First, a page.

It worked, but it took a very long time, and I have a 64-bit Athlon 3400+ that's really fast. It'll crank out a direct .aa-to-.mp3 conversions in a few minutes.

ok, now this might seem like an odd question, but:
does anyone know how to convert .mp3 to .aa?

Great information folks - Thanks!

River Past Audio Converter 5.0.0 works great. I downloaded this version and registered so everything's legit. Now I can't figure out how to get the program to leverage the lame codec. I've copied it to every directory I could think of where Windows and AC would see it but no luck. Max sample rate is 24 khz and I'd like to use 44.1. Any ideas?

On another note... why would you want to convert TO an Audible format file? (just curious)
Hello, FLTR Guy (I never know how to address you folks who don't go by your real names, but I also want you to understand that I'm not disparaging your adoption of screen names, usernames, handles, or whatever).

You say you downloaded RiverPast Audio Converter 5.0.0 and that it's working very well. If you've read earlier posts in this thread, you know that I also downloaded their current software only to find that it's not capable of converting Audible material. I'm curious what you mean when you say the software is working well for you. Since you say you haven't been able to "leverage the lame codec," I'm left with the impression that you haven't had any better luck than I did. The lame codec, as I understand it, would enable you to reformat certain material into MP3, but I'll be surprised if that means you can reformat .aa files.

If you've read the earlier posts, you know that that's because Audible’s legal department pressured RiverPast to stop providing .aa-to-.mp3 capability. I immediately discovered that the current RiverPast converter wouldn't do the job and asked for a refund, since I already had numerous converters that would do everything the current RiverPast software will do. RiverPast not only right terrific software, they were also impressively prompt and fair and processed my refund right away.

Later, I appealed to members of this forum to e-mail me the setup files for the old RiverPast converters, previous versions of the one you got, which did convert Audible material. I hadn't read the rules of the forum as I should have. We're not supposed to post e-mail addresses. I guess the moderator is looking out after our interests, but I post my e-mail address to lots of other forums, and I've never received unwanted e-mail or gotten a virus, but I value AfterDawn and have no complaints. The moderator censored my submission, eliminating my e-mail address, but not before a half-dozen generous people took note and sent me several different versions of the old conversion utility.

I wouldn't blame you or anyone else for giving up on this post at this point, since I'm using a lot of words to rehash old news, but it's not just to bring you up to speed, FLTR Guy. I'm leading up to new information that might interest you and others, and it needs to be put in context.

I'm ashamed to say that my conscience didn't start bothering me until about an hour after I got the converter working and, coincidentally, received e-mail from RiverPast advising me that their refund had been processed. Then it hit me. I'm using their converter, so I should've paid for it, even though the version I'm using is ostensibly obsolete now. So I wrote RiverPast and requested that they stopped the refund and except my payment.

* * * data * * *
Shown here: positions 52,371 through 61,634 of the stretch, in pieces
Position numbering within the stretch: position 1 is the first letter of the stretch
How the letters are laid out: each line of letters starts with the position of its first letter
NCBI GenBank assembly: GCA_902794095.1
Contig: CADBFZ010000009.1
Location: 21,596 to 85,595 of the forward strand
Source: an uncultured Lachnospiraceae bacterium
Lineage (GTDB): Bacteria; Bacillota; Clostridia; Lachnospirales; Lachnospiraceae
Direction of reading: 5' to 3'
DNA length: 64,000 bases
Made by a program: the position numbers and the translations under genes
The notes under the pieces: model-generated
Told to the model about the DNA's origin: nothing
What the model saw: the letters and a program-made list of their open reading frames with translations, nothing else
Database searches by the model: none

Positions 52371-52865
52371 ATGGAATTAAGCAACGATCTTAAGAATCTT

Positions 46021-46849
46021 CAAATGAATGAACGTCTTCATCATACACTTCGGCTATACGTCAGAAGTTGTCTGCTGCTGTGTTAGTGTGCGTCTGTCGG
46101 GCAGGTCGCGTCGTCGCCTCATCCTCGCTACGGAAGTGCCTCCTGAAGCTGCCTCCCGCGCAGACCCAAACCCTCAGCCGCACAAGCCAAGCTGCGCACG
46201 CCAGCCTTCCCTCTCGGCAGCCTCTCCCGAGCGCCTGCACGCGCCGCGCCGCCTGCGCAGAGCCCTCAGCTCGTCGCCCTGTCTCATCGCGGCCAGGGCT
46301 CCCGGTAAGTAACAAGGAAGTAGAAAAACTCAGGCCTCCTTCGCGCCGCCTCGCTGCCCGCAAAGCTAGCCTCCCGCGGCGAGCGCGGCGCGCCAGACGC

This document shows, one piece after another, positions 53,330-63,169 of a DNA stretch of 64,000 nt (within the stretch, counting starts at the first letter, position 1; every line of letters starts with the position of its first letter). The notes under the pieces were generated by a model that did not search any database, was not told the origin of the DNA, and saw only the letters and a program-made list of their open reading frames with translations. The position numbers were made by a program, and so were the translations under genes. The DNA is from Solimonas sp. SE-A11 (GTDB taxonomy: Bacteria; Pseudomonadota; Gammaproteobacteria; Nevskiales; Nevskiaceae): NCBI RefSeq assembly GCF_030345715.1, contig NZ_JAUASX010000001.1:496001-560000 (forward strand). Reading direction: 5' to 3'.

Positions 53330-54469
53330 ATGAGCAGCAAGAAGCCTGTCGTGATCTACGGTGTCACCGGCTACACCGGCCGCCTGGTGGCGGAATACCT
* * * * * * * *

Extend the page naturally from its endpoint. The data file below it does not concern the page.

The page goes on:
They declined. All of their correspondence was notably friendly and classy. The gentleman who signed off on it was sympathetic to the needs of folks like us. They just don't feel they're in a position to provide the capability of doing something another company has asked them not to do.

I drew the analogy in one of my earlier posts between they're old converter and skeleton keys. Professional burglars have plenty of other ways to get into your rooms, but owners of old houses lose keys. By the same token, there are other ways to convert Audible material, and those of us who are thieves and have no intention of stealing intellectual property from Audible or anyone else have legitimate reasons to convert .aa files to MP3.

I'm a runner and a cyclist, and none of them digital audio players that will play .aa files is waterproof and skip resistant. Rain ruined one of mine that was supposed to be. The Rio Cali uses flash memory and has a slot for additional memory in the form of a flash card, so mine has 768 MB of capacity, enough to provide MP3 music for the six hours it takes me to ride 100 miles or enough for half a dozen recorded books. Part of its case is rubberized. I've knocked it against things and warned it in hours and hours of heavy downpour, and it has never missed a beat. The iPod is a terrific piece of equipment, but like all players that use hard drives, it skips and loses its place when you run, despite its fairly capacious buffer.

But the Rio Cali won't play .aa files. You asked why anyone would want to convert *to* the audible format. I don't know, but it does have a fine place-holding feature. The Rio Cali keeps your place to, even when you turn it completely off and then turn it back on, but it is cumbersome to "rewind" and fast-forward through, say, a nine-hour book. But as others on the forum have discussed, GoldWave and other sound editors are capable of dividing lengthy programs into segments of any links you choose, providing a handy way to get back to the part of a book you want to hear in case you do lose your place.

My wife and I put MP3 conversions of Audible material to another use. One of our computers is essentially a dedicated jukebox, connected to our whole-house sound system. We have infrared receivers in every room to control our TiVos, DVD player, CD changer, MiniDisc deck, radio tuner, and tape deck. We can also navigate the audio player on the dedicated computer with universal remotes in every room. We use Creative's SoundBlaster Audigy2 NX, which not only sounds better than most sound cards and enables all kinds of other neat tricks, but for our purposes, primarily provides the magic of remote control. When we're listening to a novel together and the telephone rings, we just stop the program until we can get back to it. We can also rewind and fast-forward and change from book to book, segment to segment, tune to tune. But the Creative player won't play .aa files.